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Toyota dreams and has £14bn to build the cars

Tokyo motor show was a reminder of the Toyota group's standing in the international motor industry firmament. The third biggest vehicle maker in the world has a domestic market share of around 40%, will sell 2m units in North America this year and is in the middle of a major manufacturing expansion in Europe.

With cash reserves approaching £14bn, Toyota can do more or less what it wants - it created 29 concept cars for its stand.

Fujio Cho, president of Toyota, said: "Motor shows are where we are able to present to many people the unlimited dreams we have for cars."

Those dreams, thought some viewing the Pod, might be chemically enhanced. Pod, developed in conjunction with Sony, can detect the mood of the driver and change the colour of a panel on the outside to reflect that.

A drive-by-wire joystick operated by the driver's right hand -- shades of the latest jet fighter technology -- controls all steering, braking and acceleration.

This is space-age stuff that the grandchildren of today's learner drivers might be comfortable with - for now, it was a free-thinking, futuristic exercise designed to amuse Japan's fad-conscious car buyers.

A pretty girl wearing minimal clothing ensured consumers swarmed over the stand on public days and other manufacturers were equally determined to entertain show-goers.

But the thrust of Toyota's presence - which included its Daihatsu subsidiary for the first time - involved pertinent technology like fuel cell vehicles, hybrids and other ultra-high economy models. There were few all-new production cars on display, but sports car concepts like the FXS roadster, RSC (for rugged sports coupe) and Daihatsu Copen appear to be heading in that direction.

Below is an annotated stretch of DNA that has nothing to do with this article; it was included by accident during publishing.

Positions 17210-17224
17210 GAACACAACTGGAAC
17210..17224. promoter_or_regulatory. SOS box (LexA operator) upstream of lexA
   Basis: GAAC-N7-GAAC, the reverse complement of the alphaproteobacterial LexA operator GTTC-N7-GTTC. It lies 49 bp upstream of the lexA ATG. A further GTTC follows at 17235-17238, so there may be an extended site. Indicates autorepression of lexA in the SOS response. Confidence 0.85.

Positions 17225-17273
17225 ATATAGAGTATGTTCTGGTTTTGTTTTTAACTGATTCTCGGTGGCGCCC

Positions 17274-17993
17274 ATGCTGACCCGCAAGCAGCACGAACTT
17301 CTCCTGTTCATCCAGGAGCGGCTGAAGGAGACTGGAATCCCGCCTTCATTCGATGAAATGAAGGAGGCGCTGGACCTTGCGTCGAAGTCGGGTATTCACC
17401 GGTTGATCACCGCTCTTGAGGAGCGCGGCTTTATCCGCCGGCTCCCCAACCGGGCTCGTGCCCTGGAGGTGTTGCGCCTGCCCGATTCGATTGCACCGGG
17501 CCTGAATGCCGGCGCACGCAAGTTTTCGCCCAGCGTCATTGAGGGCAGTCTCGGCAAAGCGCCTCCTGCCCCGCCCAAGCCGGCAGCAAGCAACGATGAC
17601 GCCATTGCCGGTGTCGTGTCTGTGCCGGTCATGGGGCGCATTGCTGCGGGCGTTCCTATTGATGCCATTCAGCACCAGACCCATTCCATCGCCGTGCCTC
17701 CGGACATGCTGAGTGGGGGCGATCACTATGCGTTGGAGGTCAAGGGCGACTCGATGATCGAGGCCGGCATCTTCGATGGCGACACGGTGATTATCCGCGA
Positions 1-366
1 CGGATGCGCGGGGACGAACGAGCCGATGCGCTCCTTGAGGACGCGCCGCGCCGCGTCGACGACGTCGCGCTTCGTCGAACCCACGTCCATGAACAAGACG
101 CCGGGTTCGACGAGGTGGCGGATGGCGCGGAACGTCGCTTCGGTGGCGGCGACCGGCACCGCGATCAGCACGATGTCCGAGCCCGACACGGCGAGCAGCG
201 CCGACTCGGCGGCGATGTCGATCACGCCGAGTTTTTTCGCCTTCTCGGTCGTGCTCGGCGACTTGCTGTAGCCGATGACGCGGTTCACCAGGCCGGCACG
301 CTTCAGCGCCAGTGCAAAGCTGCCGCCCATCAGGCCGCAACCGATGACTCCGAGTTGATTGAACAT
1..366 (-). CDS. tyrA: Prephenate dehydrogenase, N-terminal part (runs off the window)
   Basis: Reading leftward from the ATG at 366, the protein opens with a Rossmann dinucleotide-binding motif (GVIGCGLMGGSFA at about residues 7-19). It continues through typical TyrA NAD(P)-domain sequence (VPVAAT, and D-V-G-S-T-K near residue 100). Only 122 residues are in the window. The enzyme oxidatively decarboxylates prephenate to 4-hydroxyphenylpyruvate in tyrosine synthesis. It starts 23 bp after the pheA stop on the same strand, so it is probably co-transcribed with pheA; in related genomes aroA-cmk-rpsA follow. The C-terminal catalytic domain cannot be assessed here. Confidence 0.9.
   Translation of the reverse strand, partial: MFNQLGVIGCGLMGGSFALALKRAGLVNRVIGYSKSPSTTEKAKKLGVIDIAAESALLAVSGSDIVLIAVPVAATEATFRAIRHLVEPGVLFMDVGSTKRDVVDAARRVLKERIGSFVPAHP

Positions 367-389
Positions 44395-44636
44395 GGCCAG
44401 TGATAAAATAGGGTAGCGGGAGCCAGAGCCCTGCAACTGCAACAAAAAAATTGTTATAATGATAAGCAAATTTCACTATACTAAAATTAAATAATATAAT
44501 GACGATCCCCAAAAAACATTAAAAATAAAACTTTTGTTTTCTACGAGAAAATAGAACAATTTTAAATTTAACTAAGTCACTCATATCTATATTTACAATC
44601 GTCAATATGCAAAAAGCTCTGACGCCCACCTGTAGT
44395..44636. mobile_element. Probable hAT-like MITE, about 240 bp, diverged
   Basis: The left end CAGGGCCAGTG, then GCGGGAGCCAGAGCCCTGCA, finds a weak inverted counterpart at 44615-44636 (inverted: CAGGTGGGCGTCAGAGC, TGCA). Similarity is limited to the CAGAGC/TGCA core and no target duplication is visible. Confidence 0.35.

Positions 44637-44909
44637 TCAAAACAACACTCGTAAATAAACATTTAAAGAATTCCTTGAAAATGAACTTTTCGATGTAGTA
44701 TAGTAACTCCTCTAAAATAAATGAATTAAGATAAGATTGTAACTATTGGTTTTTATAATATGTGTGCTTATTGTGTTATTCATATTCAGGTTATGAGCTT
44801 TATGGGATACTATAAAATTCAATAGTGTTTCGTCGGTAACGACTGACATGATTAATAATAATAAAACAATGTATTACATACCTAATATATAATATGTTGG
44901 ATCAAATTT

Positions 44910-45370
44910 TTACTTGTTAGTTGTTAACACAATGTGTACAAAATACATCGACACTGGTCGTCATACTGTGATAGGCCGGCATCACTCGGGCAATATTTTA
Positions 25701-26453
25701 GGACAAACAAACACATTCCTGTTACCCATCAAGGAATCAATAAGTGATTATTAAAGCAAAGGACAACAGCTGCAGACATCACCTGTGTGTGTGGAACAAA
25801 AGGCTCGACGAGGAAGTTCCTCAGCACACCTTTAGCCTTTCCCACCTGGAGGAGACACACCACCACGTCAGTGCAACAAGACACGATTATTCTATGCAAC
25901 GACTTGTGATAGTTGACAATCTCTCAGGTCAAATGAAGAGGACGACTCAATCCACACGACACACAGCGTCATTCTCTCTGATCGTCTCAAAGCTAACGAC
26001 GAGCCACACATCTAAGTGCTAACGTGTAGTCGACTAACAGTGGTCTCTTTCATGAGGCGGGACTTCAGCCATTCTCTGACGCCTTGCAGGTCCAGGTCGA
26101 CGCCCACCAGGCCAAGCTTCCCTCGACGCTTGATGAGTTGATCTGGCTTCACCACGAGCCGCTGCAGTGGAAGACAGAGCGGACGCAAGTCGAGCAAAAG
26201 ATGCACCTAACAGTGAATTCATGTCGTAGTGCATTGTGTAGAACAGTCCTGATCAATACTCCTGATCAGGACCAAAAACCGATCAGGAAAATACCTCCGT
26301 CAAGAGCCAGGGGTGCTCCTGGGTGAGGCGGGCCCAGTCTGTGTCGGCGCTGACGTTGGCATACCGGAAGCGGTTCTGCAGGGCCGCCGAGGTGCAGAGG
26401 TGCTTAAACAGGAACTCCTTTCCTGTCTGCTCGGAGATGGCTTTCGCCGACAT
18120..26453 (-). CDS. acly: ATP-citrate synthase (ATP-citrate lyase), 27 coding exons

So, too, do the FCHV hybrid concept vehicles, including the Series IV and V based on a production sports utility known as Kluger V (Highlander in North America).

Toyota is gearing up for limited production of fuel cell vehicles, including the fuel cells themselves, starting in 2003. Along with Honda, Toyota appears to be setting the pace in the development of these silent, emissions-free vehicles that promise to keep the world mobile in the mid-21st century.

The ES3 four-seater concept (revealed at Frankfurt) demonstrated for Toyota's Japanese aujdience the direction it is taking with production vehicles. It might be a forerunner for the joint Toyota/Peugeot-Citroen sub B-sector car due to be built in central Europe from 2005. Toyota will be responsible for the platform engineering and manufacturing, and PSA will handle parts procurement. Both companies promise separtate body styles. (November 9, 2001)

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